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Structs Interview Questions and Answers

Struts GenericDataSource Just a general question - I'm building an application that will run stand-alone, not in an application server. I need to manage some database connections. Is the struts GenericDataSource a good candidate to do this for me? I basicly just need a connection pool from where I can get connections and then return them to optimize performance.
If this struts class is not a good candidate, can someone recommend a similar pool-manager that is lean and mean and easy to use?
Answer 1
The Struts 1.0 GenericDataSource is not a good candidate for a production server. In Struts 1.1, the Commons DBCP is used istead, which is a good candidate for a production server. (You can also use the DBCP in Struts 1.0 by specifying the type and including the Commons JARs.)
Another popular choice is Poolman. It's not under active development, but I believe you can still download it from SourceForge. Poolman is also very easy to use outside of Struts.
Many containers also offer support for connection pools. The one that ships with Resin is quite good. The later versions of Tomcat bundle the Commons DBCP.
Regardless of what pool you use, a good practice is to hide it behind some type of adaptor class of your own (often a singleton), to make it easy to change later. So your classes call your adaptor, and your adaptor calls whichever pool you are using.
A neat and often-overlooked aspect of the Struts DataSource manager is that it supports loading multiple connection pools and giving each a name. So you might have one pool for internal use and another for public use. This way, the public connections can't swap your administrative access to the application. Each pool could also have its own login, and therefore different rights to the underlying database.
Answer 2

int i=1;

with Struts 1.0 and jdbc i'am use GenericDataSource
not in struts-xml, but in


then, on my code i have init (struts 1.0 or struts 1.1):

GenericDataSource ng = new GenericDataSource ();

ng.setUser (mprop.getUserBd());
ng.setPassword (mprop.getPasswdBd());
ng.setUrl (mprop.getUrl());
ng.setMinCount (mprop.getMinCount());
ng.setDescription("jdbc OracleDriver");
try {; } catch (java.sql.SQLException e) {

in business logic (or pool) :
Connect cn = ng.getConnection();

it's work.

with struts 1.1 , struts-legacy.jar is necessy for this codes.

it's work.

Dynamic pages using struts
Is it possible to create the elements of a page(jsp) dynamically based on the results of a data base query, when using struts framework?

If you are talking about rendering a report, then sure. The Action iteracts with the business layer/data access objects to acquire the data, and then passes it to the presentation page bundled up as a JavaBean or a collection of JavaBeans. The JSP tags (and other systems) all use reflection, so you can use whatever JavaBean you like.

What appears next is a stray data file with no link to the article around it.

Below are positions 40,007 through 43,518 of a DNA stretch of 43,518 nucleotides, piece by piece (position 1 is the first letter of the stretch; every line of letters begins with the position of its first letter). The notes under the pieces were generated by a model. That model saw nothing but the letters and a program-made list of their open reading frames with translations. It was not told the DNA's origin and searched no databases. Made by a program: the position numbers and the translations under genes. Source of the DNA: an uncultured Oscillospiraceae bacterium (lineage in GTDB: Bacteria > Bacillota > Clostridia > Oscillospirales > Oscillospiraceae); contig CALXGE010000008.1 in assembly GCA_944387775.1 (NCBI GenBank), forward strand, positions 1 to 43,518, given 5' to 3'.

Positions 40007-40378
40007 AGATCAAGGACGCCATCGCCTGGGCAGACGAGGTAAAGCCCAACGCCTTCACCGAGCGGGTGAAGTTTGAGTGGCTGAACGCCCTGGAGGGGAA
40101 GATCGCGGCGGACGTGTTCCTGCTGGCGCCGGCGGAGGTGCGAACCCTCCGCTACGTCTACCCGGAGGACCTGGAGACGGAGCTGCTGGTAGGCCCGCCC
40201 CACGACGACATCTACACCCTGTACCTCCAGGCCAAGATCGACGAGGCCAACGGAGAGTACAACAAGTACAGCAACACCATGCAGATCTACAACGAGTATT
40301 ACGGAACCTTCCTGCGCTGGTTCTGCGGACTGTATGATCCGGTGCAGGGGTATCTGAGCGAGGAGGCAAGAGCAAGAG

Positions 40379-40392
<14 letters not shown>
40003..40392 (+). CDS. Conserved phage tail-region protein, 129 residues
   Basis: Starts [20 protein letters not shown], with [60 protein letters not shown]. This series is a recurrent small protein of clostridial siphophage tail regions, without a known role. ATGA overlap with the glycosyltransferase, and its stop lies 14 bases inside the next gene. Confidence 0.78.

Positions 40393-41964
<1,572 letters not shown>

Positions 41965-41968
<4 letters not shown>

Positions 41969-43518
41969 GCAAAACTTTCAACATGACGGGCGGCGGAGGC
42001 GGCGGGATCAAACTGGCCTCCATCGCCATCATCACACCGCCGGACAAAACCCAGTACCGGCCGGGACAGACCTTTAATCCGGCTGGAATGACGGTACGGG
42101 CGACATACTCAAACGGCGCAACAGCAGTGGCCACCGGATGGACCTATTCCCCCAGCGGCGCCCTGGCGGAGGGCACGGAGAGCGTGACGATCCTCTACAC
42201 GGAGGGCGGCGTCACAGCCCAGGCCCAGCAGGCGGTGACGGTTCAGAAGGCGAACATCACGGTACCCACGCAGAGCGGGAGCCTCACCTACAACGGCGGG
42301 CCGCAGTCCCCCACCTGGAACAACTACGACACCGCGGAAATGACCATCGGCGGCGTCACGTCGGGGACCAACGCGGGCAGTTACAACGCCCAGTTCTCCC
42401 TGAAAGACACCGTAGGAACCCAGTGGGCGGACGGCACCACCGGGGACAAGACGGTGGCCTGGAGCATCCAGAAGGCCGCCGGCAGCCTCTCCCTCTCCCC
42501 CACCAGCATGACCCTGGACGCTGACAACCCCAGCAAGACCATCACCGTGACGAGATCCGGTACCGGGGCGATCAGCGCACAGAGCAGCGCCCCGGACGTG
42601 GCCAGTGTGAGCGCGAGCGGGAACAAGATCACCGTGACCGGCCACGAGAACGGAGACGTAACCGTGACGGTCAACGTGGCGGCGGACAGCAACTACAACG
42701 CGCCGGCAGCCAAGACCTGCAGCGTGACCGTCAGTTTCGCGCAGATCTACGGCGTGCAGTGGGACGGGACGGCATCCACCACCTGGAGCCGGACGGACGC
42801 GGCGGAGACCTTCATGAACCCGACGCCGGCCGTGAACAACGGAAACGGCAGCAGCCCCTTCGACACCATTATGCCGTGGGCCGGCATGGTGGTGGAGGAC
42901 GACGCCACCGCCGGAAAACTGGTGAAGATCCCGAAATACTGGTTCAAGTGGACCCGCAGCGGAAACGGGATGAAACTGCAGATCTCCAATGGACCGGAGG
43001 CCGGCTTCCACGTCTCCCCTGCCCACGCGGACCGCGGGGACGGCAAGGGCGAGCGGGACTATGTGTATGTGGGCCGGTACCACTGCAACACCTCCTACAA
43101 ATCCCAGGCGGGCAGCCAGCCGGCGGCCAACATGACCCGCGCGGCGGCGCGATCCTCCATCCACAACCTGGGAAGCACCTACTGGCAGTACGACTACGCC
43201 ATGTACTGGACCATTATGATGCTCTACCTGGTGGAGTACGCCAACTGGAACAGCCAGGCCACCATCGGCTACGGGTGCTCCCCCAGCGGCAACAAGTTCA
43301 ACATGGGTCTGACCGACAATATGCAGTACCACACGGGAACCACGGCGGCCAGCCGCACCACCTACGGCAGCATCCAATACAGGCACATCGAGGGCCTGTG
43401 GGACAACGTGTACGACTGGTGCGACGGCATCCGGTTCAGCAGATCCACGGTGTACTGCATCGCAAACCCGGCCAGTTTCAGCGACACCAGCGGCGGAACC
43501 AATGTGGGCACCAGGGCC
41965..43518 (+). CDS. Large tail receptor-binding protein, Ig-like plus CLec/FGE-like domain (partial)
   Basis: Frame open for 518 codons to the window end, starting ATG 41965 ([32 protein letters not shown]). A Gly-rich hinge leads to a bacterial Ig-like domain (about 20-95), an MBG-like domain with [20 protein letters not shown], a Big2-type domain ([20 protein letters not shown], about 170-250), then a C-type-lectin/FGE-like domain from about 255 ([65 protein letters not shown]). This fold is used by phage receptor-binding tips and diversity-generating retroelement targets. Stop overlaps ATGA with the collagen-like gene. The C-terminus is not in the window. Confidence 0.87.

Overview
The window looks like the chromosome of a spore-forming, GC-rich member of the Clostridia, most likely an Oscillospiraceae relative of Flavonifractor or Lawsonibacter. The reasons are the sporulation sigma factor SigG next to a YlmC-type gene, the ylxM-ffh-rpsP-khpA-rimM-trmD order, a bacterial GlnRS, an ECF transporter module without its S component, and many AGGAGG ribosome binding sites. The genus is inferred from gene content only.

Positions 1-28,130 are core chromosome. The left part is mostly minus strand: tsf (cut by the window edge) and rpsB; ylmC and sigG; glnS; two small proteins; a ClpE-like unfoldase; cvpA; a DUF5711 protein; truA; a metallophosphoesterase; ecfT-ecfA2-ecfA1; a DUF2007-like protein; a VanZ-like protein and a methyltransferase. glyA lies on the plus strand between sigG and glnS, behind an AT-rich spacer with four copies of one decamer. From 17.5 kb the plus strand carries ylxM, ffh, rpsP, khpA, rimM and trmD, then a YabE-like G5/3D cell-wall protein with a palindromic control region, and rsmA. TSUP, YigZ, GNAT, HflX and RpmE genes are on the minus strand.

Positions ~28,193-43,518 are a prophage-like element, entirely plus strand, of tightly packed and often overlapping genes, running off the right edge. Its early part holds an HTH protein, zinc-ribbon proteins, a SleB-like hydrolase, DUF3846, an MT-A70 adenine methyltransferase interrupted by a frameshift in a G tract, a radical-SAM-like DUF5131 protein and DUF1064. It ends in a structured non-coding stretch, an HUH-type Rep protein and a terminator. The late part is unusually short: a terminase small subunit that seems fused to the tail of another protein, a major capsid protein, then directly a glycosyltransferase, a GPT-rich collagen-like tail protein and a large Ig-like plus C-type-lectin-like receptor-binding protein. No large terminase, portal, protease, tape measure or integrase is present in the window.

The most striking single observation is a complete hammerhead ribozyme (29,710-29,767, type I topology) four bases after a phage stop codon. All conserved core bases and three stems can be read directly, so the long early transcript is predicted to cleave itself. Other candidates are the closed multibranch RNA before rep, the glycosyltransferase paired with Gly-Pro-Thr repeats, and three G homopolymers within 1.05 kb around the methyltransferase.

If you are talking about creating a dynamic data-entry form, then "not so much".
Struts 1.1 supports map-backed ActionForms, but the page still needs to know what input fields are going to be needed. For a truly dynamic input form, I guess the key would be some type of tag that took a map and then generated a column of input fields. (Wouldn't work for everyone, since a lot of forms must be designed just so.) For extra credit, the entry names could (optionally) be resource keys that were used to find the label text.
Text fields would be easy. Others would need some type of JavaBean with properties to tell the tag what to output. A bit of work, but obviously doable.
Of course, you'd probably want to validate the form before passing it back to the database. I imagine it's possible to use the validator in a non-declarative way, but I don't know anyone whose doing that. If you can do a db query to get the information about the form, I imagine you could also do a query to get the information about validations for the form. It would probably be easier to write your own engine than adopt the validator. (It's not really that complicated to do.)
People often ask about "dynamic input forms", but most of us just can't get our head around the use case. It's hard to understand what you do with the dynamic data when it comes back. Most application don't allow you to input or update an arbitrary (e.g. dynamic) set of fields.

Both JSF and Struts will continue to exist for a while. The Struts community is aware of JSF and is positioning itself to have strong support for JSF. See What about JSTL and JavaServer faces?
From a tools perspective, if you look at the support for JSF versus Struts in WebSphere Studio, the Struts tools are focused around the controller aspects. The Web Diagram editor helps build your Struts configuration and the wizards/editors build Struts artifacts. The JSF tools are geared towards building pages, and in essence, hide the JSF framework from you. Expect WebSphere Studio to support both frameworks for a while. As JSF matures, expect to see some of the controller aspects in JSF to become toolable.

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